Friday, July 3, 2015

Tuesday, June 30, 2015

This Day in Pop Culture: June 30th


The First Corvette Rolls Off the Production Line, 1953






We found this interesting 22 minute video on YouTube. It a "home movie" of the production of the '53 Vette. Don't try to adjust your speakers. There's no sound. But its interesting to watch how the fiberglass body is molded and glued together and it gives the first Vette the feeling of a custom car.



And for a few more pictures of the birthday boy please head over to KultureKat on Pinterest



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A History of the Stone(d) Age


I have to admit that I have never given stoner culture much thought. For someone of my generation stoner culture was just always there. I grew up on Dobie Gillis, the Doobie Brothers, and Scoobie Doo. I mean, Shaggy was ALWAYS hungry. Then there was The Dude from The Big Lebowski, Spicoli from Fast Times at Ridgemont High, and Cheech and Chong from well, Cheech and Chong. Everyone laughed at Reefer Madness. Stoners were just part of the cultural wallpaper.

Wasn't it always like that?



Well I've now been enlightened (there's a pun in there somewhere) thanks to a recent article on Vulture.com which lays out the history of stoner culture from the publication of The Hasheesh Eater in 1857 (who knew?) to Snoop Dogg and beyond. Its time for all good KultureKats and Kittens to stare deeply at that wallpaper and unpack its complexities.

Here's the link to the aforementioned article, The Making of the Modern Stoner

And I feel the need to pick out the perfect stoner meme as a gift from my generation to your's. As I've already pointed out, there are SOOOO many from which to choose.

After careful consideration, I offer to you Arlo Guthrie's 1969 performance at Woodstock of "Coming Into Los Angeles". It's known, but not a cliche, and it escapes the attention of the Vulture.com article. I hope you enjoy it.


Finally for a few more stoner memes, visit the KultureKat board at Pinterest.


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Monday, June 29, 2015

This Day in Pop Culture: June 28th


Louis Armstrong and the Hot Five Record 'West End Blues', 1928


More has been written about this 3 minute 21 second piece of music than any other in jazz history. There's little I can add. But I will offer a cheat-sheet summary for those unfamiliar with the song.

 'West End Blues' was written by Armstrong's musical mentor, King Oliver. Oliver recorded his own version only 17 days before Armstrong and his Hot Five entered the recording studio on June 28th, 1928. By the time they left, Armstrong had set the course for modern jazz.

From its earliest origins, improvization was at the core of the jazz performance, but it was the band that improvized together as a unit. Armstrong opens West End Blues with a fifteen-second trumpet solo which signalled to musicians the future of individual improvizational creativity using the band as backdrop.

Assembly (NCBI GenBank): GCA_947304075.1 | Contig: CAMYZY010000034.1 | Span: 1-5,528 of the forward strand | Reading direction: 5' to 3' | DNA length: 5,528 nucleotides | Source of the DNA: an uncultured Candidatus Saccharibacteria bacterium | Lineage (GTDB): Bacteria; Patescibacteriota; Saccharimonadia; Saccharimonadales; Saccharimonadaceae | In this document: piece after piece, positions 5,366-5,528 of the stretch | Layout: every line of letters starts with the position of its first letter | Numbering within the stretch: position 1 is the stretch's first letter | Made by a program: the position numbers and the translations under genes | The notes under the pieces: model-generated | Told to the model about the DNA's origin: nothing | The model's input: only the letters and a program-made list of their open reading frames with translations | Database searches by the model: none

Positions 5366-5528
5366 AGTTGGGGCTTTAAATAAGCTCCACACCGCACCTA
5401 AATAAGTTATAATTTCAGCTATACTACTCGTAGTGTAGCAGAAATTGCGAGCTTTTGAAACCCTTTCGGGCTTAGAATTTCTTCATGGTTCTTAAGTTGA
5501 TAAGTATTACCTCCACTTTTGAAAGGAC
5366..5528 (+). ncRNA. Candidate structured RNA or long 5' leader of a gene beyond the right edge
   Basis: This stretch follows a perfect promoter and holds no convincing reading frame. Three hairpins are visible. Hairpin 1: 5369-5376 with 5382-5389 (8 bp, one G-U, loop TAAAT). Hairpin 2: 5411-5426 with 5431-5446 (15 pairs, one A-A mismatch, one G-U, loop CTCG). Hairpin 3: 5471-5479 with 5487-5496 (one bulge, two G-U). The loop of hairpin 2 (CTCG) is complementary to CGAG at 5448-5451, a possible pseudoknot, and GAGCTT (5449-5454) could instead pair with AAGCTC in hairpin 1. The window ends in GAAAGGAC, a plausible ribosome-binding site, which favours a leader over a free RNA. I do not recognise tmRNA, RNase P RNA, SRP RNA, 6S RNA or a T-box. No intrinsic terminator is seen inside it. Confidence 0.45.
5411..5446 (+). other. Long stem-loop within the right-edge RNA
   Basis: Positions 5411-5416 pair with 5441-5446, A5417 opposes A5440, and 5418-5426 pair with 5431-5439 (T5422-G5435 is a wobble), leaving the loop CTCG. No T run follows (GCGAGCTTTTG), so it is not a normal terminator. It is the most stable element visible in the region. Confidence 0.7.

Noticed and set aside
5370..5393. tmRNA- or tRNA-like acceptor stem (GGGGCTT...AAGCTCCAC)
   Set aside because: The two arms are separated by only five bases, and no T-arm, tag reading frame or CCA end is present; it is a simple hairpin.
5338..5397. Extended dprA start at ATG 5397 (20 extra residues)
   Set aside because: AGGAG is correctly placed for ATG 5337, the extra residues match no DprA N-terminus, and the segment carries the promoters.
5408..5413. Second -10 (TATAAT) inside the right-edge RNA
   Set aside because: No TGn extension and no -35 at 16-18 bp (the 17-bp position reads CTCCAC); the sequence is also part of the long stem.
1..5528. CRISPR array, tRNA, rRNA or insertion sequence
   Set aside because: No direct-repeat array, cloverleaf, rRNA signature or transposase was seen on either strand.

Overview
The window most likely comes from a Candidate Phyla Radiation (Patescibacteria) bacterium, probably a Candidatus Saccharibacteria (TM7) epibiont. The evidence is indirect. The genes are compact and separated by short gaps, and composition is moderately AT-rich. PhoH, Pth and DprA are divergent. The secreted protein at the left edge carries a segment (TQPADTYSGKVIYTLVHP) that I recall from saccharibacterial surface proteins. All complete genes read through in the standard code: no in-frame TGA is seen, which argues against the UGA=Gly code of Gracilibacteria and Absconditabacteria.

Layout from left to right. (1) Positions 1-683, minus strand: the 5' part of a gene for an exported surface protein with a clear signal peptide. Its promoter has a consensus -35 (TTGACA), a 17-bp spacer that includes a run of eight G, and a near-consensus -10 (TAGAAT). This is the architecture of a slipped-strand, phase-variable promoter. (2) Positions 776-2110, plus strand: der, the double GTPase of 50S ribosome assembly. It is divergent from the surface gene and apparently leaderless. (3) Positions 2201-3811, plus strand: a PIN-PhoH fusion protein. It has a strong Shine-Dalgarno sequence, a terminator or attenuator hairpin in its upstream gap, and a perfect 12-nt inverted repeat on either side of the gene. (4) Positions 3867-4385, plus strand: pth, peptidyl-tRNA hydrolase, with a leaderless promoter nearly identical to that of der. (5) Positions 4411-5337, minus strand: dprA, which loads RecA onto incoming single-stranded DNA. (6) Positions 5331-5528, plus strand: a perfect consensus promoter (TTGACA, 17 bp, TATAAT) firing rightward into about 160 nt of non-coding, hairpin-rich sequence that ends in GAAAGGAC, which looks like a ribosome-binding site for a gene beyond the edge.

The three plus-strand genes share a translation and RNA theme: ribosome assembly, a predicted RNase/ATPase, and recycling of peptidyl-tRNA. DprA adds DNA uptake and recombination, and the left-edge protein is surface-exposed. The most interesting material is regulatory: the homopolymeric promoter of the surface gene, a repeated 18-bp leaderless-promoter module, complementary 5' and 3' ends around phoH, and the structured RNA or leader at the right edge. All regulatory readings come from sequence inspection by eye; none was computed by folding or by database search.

As a young clarinet player, Artie Shaw drove to Chicago in 1928 to hear Armstrong at the Savoy. Armstrong opened the evening's performance with West End Blues and, as with all other jazz musicians, changed Shaw's perspective on jazz.
I heard this cascade of notes come out of the trumpet. No one had ever done this before. So I was obsessed with the idea that this is what you had to do: something that was your own. I was influenced by him not in terms of the notes but in the idea of doing what you are.
For more on West End Blues, follow this link to an article from NPR. You can hear the song for yourself on YouTube.


And for a few photos of Armstrong and The Hot Five, please visit KultureKat's board on Pinterest.

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Monday, June 8, 2015

In Passing: Julie Harris, Helped Bring 'Swinging London' to US


In a recent post on the hard-hat riots of 1970 we wrote about one dimension of the 1960's counterculture: youth politics. Today we have an excuse to write about the decade's defining fashion look with the recent death of Julie Harris.

On the set of 'A Hard Day's Night', 1964

Julie Harris was a costume designer for British films from the late 1940's to the the 1970's. But it was her work in three films in the early '60's that helped bring the fashion style of "Swinging London" to the US. These three films were A Hard Day's Night (1964), Help (1965), and perhaps the most influential, Darling (1965).

British youth culture in many ways lead the US version, most famously the "British Invasion" which re-exported rock music back to the states. And so too, with women's fashion. Mary Quant and the "Chelsea Girl" look (the subject of a future post) began evolving in the early '60s with bolder colors and ever rising hemlines.Women's fashion in 1964 America was more like the conservative look of the 1950's.

Then in 1965 John Schlesinger's film Darling, won a handful of Academy Awards, including Best Costume Design. Julie Christie plays Diana Scott--the "Darling" of the movie title. Scott is shallow, self-centered, young, beautiful and fashionable. The movie traces Scott's path through the film, advertising and media strata of Swinging London and its Mod culture.

Mses. Harris and Christie channeled the then fashionable look of 1960's London into Scott's screen style of short pinafore dresses, miniskirts, and knee socks. The look gave girls an everyday uniform for the fun, free and sexually liberated youth culture of the decade that clearly separated the generations. Older women were shocked by the look and found it difficult to incorporate into their lifestyle.